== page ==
Thursday, May 18, 2006

Family bonding: cliff jumping optional

Last Sunday we took a family trip to the Sooke potholes. It took many hours; I asked if we were there yet, I also asked for alcohol. I prefer to drink to be social; as small amounts of alcohol tend to make me less like me, which, when locked for hours in a van with me, everyone appreciates. Moderate amounts of alcohol makes me aroused and wanting to get naked. So there is a fine line there.

This was an early morning Mother’s Day hike, so by some rule of etiquette, no drinking. Fine. I also kept telling everyone I saw dead people. Apparently they did too.

I don’t know what the Sooke potholes are exactly except there are trees, a couple cliffs, a big river and four parking lots. There used to be an unfinished resort at the top of the cliff, which had millions of dollars of cut giant beam timber walls, stairs and flooring but no roof. The conservation society took over the property a couple years ago, removed the timber, fenced up the rest and then put in 4 parking lots so we could see something that wasn’t there anymore. Here is a picture of me walking down to the river bank. Notice how other people are staying hundreds of feet away from me; this includes the person taking the picture.

There is a trail on the rocky boulders above the river. “I see dead people.” I told Linda.

“No.” She said, “I’m pretty sure they are just sunbathing.”

“Loot?” I started to move toward the dead people and all their shiny property.

“Why don’t we try another path?” She suggested steering me away from the bodies.

My father was path-finding, which kept him far ahead of us. This is his habit, making sure he is too far away to hear us shouting to stop. He found us a shortcut. Only it ended in a field of the pollen heavy Scottish Broom. My mother is very allergic to Scottish Broom. She might have said something sarcastic if her lungs hadn’t swollen up. After that, my father was demoted to assistant path-finder.

Once we got to the top of the cliff there were two signs. The first sign expressly forbid the consumption of alcohol with stiff penalties. The other sign suggested that people not jump off the cliff (which varied from 60-120 feet high). It gave sensible reasons, on the assumption that the people who want to jump off cliffs were doing so rationally. “It’s nice of them to show the underwater hazards,” my mother said. I wasn’t sure the picture was exactly to scale. We all stared at the sign. It was almost a bonding moment.

On the way back we stopped for sub sandwiches. Mine gave me food poisoning for the next 12 hours. Praying over the toilet reminded me of all the times I was sick growing up. I got sick a lot. I think it was a break for my parents as I stopped asking questions, trying to see the face of God, or starting detective agencies. They didn’t have Prozac or Ritalin back then. My poor parents. Happy Mothers Day.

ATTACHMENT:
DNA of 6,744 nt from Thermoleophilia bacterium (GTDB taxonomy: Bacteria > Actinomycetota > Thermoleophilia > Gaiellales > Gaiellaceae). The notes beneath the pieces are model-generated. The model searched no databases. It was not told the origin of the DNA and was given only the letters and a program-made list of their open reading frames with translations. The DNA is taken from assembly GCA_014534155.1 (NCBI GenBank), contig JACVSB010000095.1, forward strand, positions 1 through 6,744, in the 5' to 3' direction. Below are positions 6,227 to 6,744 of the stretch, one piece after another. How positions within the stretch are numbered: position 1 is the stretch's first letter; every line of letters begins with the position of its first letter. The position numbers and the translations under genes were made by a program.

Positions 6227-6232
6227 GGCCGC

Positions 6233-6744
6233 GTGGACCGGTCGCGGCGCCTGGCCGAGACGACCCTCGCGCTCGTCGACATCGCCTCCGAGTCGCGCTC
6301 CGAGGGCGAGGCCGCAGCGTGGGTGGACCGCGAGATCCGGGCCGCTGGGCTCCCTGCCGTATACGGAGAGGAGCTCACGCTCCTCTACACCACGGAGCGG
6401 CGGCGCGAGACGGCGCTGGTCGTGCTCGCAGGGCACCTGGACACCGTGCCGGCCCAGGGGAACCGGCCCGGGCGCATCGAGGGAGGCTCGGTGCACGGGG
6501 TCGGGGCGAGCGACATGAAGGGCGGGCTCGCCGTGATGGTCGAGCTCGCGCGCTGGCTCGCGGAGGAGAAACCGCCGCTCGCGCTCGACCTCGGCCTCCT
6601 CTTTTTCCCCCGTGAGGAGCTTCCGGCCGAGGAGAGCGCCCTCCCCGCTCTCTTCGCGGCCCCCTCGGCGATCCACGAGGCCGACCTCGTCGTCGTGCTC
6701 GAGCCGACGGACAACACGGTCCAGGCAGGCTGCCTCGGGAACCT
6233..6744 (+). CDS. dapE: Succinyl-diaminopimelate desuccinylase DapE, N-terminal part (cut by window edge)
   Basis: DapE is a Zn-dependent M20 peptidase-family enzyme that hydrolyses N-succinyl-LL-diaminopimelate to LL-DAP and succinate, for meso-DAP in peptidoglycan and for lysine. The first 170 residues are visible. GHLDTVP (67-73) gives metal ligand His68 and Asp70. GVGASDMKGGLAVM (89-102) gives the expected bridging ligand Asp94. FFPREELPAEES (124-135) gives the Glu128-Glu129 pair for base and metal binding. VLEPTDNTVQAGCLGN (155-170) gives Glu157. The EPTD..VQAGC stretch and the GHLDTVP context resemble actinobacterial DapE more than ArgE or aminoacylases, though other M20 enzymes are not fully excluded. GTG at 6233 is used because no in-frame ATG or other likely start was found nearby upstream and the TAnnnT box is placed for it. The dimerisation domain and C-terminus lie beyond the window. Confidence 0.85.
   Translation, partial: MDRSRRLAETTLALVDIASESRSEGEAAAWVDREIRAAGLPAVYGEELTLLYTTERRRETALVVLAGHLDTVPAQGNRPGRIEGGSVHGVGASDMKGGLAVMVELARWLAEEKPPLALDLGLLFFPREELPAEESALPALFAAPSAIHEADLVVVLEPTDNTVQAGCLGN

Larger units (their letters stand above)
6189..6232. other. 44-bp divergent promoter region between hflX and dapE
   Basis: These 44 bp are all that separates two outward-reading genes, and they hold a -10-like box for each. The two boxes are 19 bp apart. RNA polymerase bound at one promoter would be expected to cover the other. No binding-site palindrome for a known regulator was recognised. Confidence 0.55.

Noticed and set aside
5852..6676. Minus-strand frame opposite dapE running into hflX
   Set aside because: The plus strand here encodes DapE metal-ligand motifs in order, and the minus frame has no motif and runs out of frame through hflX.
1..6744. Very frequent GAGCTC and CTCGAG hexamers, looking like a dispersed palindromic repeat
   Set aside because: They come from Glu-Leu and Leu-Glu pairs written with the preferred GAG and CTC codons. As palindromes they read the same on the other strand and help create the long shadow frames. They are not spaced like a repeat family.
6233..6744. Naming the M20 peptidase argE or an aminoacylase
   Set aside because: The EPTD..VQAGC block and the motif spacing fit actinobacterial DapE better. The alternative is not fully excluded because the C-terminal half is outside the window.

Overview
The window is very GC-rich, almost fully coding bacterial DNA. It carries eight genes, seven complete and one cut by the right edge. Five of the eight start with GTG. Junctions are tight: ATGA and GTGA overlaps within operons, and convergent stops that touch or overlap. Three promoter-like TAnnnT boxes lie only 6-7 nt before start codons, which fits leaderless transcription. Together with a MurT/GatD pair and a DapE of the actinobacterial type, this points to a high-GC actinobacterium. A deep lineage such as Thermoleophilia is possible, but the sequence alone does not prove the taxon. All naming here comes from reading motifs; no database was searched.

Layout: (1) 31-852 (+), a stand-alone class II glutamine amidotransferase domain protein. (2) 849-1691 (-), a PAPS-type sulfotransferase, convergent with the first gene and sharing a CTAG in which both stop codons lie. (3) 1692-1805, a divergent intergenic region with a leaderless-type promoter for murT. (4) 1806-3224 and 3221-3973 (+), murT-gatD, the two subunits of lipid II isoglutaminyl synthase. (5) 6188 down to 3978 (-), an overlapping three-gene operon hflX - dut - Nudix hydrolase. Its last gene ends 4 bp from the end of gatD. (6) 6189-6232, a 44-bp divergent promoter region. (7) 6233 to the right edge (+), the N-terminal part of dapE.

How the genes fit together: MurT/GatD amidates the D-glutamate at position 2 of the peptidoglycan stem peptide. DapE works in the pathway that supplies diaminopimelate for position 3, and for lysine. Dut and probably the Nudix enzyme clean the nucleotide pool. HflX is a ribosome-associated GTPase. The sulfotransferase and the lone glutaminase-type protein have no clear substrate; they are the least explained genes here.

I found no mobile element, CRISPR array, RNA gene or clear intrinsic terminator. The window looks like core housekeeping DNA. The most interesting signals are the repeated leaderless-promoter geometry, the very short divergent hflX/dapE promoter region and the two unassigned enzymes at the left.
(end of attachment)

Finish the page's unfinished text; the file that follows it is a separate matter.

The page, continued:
piecesofeight said...

I love those seriously disproportionate signs. They're kinda cute. Btw your blog is fab :D

elizabeth said...

Someone out there does quite a business making those signs - I recall there are some of those near the suspension bridge too - yes? Very funny story. Our parents are kind of lucky we weren't friends when we were little. I have a feeling we could have been much worse in tandem.

GayProf said...

Despite the sign, I am sure many-a-tourist has dived to his/her death.

Glad you had an okay time with your fam despite the dead people and the e-coli infection.

Elizabeth McClung said...

Pieces of eight - thanks!

Elizabeth - yeah, did you open a Nancy Drew/Encyclopedia Brown style agency too?

Gay prof: I believe that once I declare a body dead, I get to loot them, whether they are moving or not - people often feel otherwise.

LJM said...

Here's your favourite blog lurker (You better say I am or else you're sleeping on the couch tonight!)...

Yes, it was a typical family day out. But why am I always the one who ends up rescuing you from a potentially sticky situation? If they're breathing, they're not dead :D

The cliff jumping sign reminded me of cycling laws in the UK. They didn't care whether you wore a helmet. I guess they figured if you didn't wear a helmet you deserved whatever brain injury you got.


elizabeth said...

Yeah sort of. We used all manner of vermin to get the "truth" out of the bad guy.

NOTHING said...

o so if they r breathing they r not dead...oops...just kiding, elizabeth m i think u should be a docter this way u can perclame people dead when ever u want, or when ever they have nice stuff

kathz said...

I can never quite get used to Canadian signs. I remember on my first visit finding signs in a park which said something like, "if you wish to have a barbecue, please do not chop down the trees but use the facilities provided." Do Canadians always travel with axes and chainsaws just in case they feel like having a barbecue and want to chop down a tree or two for fuel? It's not like that in England. (I mentioned the sign to a couple of Canadians and they couldn't understand why I found it funny - different cultures, perhaps - but think of what would happen if you chopped down a tree in Cardiff and you may see what I mean.)

Meanwhile, I'm impressed by how law-abiding your childhod ambitions were. My brother and I saw a TV or film adaptation of Oliver Twist and started practising for our future career - as pickpockets. I got quite good at taking handkerchiefs from pockets - unfortnately the resale value isn't quite what it was in Dickens' day.

Tanginika-Simone said...

Maybe I am too logical, because the sign gives a lot of compelling reasons not to jump. But I am not the jumping off a cliff kind of girl anyway.

Murray said...

A family bonding moment - amazing what "interesting" signs can do.